Among recent enforcement actions by the Securities and Exchange Commission were charges against a microcap oil company, its CEO and the author of a stock newsletter for defrauding investors; charges and an emergency asset freeze for a China-based trader for suspicious activity; and charges against a microcap promoter for illegal penny stock sales.
CEO of Microcap Oil Company Bilked Investors Through Spam, SEC Says
The SEC has charged Norstra Energy and its CEO, Glen Landry, with defrauding investors about reserve estimates and drilling plans, and Eric Dany, author of a stock-picking newsletter, for his part in a fraudulent promotional campaign pushing Norstra’s penny stock shares.
According to the agency, Landry began making false and misleading claims about business prospects on Norstra’s website as well as in press releases and SEC filings. Landry and Norstra Energy led investors to believe the company’s property was in a location that made wells look more promising, and also twice gave wrong dates for drilling to start, so that it would look as if oil would be struck quickly.
For his part, Dany’s promotional materials, sent via spam emails and a hard-copy mailer, claimed that “Norstra Energy could be sitting on top of as much as 8.5 billion barrels of oil!” and said the planned wells had a 99% chance of profitability. The combination of lies about property location and the prospects for prosperity made Norstra Energy’s stock price rise almost 600% over a three-month period. The SEC suspended trading in the stock in June 2013.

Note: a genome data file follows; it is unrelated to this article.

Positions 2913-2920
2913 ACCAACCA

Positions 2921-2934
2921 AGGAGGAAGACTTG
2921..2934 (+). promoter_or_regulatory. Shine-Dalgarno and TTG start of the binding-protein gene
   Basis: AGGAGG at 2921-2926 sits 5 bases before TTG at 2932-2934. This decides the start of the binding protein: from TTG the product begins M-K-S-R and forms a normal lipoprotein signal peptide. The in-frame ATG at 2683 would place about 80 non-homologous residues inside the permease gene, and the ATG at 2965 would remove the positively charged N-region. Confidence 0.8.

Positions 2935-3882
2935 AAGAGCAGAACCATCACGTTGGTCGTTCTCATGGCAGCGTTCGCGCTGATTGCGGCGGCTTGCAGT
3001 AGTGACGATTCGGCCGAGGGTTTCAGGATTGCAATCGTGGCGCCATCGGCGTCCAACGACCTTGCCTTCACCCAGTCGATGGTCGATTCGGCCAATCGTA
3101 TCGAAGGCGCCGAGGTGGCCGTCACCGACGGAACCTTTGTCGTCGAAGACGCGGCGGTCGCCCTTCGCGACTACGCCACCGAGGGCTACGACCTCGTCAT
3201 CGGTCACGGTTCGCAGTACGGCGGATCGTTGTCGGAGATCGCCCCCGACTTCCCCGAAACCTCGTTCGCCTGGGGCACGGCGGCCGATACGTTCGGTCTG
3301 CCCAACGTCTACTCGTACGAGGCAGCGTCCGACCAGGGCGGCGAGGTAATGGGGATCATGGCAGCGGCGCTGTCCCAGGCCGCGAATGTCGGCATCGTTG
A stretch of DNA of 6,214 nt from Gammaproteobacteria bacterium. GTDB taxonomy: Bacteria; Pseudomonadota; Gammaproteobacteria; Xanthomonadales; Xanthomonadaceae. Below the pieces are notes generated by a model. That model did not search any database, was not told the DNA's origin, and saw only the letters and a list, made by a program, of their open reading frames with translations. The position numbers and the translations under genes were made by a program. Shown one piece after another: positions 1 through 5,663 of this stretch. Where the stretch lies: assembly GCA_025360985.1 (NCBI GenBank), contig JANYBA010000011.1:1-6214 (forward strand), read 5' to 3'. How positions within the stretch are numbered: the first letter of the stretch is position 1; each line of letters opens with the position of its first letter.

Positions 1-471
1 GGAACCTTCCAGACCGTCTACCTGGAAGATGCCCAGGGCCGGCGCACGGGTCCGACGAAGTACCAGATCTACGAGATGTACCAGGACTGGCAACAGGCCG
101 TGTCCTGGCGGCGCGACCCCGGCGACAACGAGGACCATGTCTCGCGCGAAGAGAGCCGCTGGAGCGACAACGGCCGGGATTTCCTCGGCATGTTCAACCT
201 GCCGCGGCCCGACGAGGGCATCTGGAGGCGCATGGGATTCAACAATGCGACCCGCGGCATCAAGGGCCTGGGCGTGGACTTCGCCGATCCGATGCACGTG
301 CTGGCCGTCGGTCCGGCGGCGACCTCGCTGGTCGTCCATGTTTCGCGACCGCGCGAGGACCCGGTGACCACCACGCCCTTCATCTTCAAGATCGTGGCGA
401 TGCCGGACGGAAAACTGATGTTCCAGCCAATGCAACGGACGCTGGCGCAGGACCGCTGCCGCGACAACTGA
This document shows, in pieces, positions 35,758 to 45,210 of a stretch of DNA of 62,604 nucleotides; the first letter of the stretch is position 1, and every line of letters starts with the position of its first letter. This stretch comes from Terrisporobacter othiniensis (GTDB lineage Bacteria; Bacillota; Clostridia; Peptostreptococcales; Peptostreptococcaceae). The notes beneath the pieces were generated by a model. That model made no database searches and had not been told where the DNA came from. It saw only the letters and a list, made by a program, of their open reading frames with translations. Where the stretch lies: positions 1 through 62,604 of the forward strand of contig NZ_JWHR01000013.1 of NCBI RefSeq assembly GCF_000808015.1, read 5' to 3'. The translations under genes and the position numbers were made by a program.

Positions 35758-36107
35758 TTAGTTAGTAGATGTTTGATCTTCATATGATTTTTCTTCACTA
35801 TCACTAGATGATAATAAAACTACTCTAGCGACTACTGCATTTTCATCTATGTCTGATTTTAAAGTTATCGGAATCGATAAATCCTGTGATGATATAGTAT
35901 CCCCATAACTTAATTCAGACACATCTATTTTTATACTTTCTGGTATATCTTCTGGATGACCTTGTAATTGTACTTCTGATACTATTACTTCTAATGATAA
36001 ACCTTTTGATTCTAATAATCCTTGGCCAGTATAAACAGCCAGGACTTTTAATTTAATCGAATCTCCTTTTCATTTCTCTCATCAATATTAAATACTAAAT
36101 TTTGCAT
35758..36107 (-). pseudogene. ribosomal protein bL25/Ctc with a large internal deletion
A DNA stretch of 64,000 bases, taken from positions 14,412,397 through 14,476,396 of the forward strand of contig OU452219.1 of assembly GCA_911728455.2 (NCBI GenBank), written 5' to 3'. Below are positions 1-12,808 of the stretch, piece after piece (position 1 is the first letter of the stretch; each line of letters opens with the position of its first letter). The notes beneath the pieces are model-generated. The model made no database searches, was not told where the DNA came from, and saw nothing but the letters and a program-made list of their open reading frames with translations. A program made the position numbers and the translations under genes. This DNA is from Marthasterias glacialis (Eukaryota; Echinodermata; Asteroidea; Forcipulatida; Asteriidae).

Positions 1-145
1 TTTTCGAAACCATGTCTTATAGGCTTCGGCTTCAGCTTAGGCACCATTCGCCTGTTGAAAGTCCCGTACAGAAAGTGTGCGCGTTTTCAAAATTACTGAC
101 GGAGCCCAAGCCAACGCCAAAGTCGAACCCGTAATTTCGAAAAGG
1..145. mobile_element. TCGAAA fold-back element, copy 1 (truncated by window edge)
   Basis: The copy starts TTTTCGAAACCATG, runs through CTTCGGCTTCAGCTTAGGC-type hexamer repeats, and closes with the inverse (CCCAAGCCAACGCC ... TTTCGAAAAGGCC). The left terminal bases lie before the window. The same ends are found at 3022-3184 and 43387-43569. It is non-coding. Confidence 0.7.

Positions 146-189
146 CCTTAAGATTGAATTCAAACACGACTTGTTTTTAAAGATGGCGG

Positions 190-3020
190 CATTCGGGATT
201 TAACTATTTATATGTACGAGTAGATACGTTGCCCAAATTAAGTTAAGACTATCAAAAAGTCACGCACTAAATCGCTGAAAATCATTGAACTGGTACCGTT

The SEC seeks final judgments ordering permanent injunctions, return of allegedly ill-gotten gains with interest, and financial penalties, as well as a bar on Landry serving as an officer or director of a public company or participating in a penny stock offering.
China-Based Trader Made $1 Million a Little Too Quickly, SEC Says
The SEC has gotten an emergency court order to freeze the assets of Haijian Luo of Guangzhou, China, after he made more than $1 million after trading in a U.S. brokerage account in advance of last week’s public announcement that China-based Qihoo 360 Technology Co. Ltd. had received a buyout offer at a significant premium from its CEO and a consortium of other affiliates.
According to the agency, Luo, who is head of a Chinese online gaming company, recently opened a brokerage account and had not previously used it to trade in Qihoo’s stock before betting that Qihoo’s stock price would rise in the short term. He bought about $700,000 of out-of-the-money call options before the buyout announcement, and once the stock price jumped, sold all the options and requested his brokerage firm to wire more than half of his $1 million proceeds to a foreign bank account.